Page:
Knife amnesty is launched
A NATIONWIDE knife amnesty to end the carnage on our streets was launched yesterday.
The five-week initiative, running throughout the UK, is aimed at repeating the success of Operation Blade, which took thousands of weapons off the streets of Strathclyde in 1993.
Justice Minister Cathy Jamieson yesterday vowed it would be just one of many measures to battle knife crime in Scotland.
Victims of the scourge have included policeman Lewis Fulton, knifed through the heart in Glasgow in 1994 as he tried to arrest a teenage schizophrenic.
Knives are becoming an increasing menace in the hands of young girls, too.
Kirsty Nisbet, from Edinburgh, was just 14 when she needed 89 stitches after a former friend slashed her with a craft knife in 2002, leaving her scarred for life.
Jamieson added: "We have seen the impact of Operation Blade and I want to see that replicated throughout Scotland."
She appealed to those who carry knives: "Use the amnesty as an opportunity to put this behind you and stop more young people being killed or maimed."
Launching the amnesty for England and Wales, Home Secretary Charles Clarke said: "Every weapon handed in will be a weapon that cannot be used in crime.
"Anyone with a knife or other weapon that might be used to cause fear and distress on our streets should take this chance to get rid of it."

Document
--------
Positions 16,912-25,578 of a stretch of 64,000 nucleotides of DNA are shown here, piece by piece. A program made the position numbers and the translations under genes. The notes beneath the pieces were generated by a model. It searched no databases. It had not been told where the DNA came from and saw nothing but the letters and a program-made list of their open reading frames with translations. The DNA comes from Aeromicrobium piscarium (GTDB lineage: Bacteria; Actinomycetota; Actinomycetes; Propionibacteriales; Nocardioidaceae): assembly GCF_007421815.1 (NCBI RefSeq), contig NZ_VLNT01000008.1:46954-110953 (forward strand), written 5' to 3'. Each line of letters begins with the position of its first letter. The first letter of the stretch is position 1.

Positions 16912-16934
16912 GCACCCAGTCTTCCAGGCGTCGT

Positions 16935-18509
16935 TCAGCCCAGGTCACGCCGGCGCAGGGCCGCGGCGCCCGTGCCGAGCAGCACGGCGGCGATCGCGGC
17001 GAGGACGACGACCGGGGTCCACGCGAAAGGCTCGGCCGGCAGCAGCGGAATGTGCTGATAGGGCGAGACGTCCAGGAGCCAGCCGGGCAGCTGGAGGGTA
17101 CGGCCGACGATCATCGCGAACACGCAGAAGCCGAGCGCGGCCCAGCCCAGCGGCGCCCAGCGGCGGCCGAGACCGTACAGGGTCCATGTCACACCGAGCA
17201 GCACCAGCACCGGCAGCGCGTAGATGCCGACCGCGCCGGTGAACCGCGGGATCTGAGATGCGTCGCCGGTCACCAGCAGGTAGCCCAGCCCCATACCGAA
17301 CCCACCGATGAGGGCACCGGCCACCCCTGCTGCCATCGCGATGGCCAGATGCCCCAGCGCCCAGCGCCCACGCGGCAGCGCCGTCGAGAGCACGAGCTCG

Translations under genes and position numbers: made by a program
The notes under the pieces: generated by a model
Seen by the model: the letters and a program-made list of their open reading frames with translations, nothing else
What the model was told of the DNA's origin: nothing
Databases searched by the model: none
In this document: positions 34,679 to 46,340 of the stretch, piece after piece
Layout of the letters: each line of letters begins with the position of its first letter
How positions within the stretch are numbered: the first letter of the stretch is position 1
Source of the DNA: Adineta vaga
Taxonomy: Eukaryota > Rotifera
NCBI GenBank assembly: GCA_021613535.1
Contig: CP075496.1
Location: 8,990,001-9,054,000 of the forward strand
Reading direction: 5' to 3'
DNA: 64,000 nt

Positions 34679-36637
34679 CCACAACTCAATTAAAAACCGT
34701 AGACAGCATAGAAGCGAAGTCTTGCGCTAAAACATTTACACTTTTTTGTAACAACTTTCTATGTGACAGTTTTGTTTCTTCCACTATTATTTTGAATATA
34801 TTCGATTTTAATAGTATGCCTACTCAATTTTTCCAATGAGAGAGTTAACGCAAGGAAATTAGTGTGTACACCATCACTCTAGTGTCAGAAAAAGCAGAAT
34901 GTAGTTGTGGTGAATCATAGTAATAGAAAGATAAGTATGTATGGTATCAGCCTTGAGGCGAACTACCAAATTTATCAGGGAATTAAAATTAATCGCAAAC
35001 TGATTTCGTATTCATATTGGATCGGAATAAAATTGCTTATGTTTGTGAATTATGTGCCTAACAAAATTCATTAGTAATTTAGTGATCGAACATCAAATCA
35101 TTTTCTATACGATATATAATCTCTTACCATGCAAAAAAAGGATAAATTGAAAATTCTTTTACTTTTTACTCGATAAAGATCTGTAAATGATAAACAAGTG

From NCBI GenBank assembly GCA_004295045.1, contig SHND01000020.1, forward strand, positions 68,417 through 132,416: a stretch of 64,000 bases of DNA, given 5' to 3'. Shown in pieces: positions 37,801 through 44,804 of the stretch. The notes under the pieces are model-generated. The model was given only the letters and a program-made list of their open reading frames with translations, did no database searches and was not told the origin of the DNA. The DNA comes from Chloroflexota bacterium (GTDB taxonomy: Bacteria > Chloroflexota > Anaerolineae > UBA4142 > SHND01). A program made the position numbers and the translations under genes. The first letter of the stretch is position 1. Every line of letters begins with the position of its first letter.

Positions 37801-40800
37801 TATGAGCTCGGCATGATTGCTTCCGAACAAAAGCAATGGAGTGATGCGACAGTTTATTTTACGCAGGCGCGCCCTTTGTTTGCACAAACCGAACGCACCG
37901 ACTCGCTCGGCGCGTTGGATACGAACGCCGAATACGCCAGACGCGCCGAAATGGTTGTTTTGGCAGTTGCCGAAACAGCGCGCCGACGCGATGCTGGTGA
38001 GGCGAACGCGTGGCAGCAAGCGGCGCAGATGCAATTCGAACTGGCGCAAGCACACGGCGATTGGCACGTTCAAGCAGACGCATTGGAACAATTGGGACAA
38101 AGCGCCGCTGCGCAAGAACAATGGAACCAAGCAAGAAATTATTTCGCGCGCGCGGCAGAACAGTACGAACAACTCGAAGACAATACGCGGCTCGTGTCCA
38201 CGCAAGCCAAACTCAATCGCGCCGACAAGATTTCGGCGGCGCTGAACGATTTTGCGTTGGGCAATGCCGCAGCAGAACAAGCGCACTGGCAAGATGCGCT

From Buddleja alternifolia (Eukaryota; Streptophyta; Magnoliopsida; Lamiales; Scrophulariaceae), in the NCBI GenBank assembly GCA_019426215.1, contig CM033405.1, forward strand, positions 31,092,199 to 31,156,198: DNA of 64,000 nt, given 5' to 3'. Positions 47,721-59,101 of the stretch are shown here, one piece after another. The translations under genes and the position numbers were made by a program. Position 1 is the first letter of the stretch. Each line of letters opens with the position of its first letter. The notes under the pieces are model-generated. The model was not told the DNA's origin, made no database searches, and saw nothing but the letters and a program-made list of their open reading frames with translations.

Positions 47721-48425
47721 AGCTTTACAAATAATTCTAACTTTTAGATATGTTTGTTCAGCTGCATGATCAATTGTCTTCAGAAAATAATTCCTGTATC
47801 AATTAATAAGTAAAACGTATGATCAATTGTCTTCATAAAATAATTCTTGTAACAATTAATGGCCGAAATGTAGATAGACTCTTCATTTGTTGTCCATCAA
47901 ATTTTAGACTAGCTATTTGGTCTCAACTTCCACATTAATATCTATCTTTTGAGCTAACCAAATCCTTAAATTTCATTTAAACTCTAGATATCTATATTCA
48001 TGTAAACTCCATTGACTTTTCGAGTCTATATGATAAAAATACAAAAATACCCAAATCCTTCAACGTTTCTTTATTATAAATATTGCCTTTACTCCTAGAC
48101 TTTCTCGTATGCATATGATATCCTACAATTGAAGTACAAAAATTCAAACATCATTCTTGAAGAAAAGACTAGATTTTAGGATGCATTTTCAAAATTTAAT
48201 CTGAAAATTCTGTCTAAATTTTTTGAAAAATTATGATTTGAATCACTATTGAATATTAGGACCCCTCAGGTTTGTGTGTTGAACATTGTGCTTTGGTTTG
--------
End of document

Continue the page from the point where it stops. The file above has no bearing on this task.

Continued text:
During the amnesty, which will run from May 24 to June 30, there will be disposal points for weapons at police stations and other locations around Scotland.
Knives will be forensically checked to see if they have been used in any crime but it is expected that the vast majority will just be destroyed.
Lord Advocate Colin Boyd will retain his right to prosecute if there is evidence a knife has been used in an offence.
Boyd said yesterday the Crown Office were also carrying out a major review of their policy on knife crime.
He added: "They will give careful consideration to prosecuting persistent and violent offenders, in a court empowered to send them to prison for the maximum period allowed by law."
The Executive's plans to double the maximum sentence for carrying a blade to four years have been criticised as not doing enough.
Critics point out most offences are dealt with as summary crimes - which attract a much lower sentence.
Scottish Tories welcomed the amnesty.
Justice spokeswoman Margaret Mitchell said: "At a time when knife crime is reaching almost epidemic proportions, an amnesty to get these lethal weapons off the streets is clearly a step in the right direction."
SNP justice spokesman Kenny MacAskill said: "We welcome this amnesty as part of the efforts to tackle this problem.
"It must be made clear after the amnesty is over, there will be no excuses for carrying a knife or a sword in Scotland."